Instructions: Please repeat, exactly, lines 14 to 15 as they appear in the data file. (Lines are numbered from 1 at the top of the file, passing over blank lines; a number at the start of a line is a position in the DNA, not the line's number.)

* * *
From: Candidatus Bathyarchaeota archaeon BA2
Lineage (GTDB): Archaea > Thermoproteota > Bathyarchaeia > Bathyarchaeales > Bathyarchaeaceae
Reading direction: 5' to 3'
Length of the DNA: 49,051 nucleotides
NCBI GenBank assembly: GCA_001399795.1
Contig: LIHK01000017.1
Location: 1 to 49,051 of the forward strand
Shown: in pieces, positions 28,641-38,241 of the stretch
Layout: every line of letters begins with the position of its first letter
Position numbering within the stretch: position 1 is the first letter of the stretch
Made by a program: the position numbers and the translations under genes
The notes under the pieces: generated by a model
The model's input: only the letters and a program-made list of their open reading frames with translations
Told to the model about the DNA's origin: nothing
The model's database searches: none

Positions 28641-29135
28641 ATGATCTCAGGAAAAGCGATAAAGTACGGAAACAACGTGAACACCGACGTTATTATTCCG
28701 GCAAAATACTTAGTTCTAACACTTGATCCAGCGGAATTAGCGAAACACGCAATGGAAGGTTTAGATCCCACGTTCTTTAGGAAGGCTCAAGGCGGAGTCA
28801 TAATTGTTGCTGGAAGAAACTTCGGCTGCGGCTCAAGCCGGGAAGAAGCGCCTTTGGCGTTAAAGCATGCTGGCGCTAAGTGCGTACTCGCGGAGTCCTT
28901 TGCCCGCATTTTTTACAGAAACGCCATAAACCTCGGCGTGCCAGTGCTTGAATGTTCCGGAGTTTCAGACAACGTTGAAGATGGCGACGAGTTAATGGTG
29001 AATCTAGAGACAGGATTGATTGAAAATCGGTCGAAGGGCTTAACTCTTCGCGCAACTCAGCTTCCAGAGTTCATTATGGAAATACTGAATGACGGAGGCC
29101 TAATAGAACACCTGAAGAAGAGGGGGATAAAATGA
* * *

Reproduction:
Told to the model about the DNA's origin: nothing
The model's database searches: none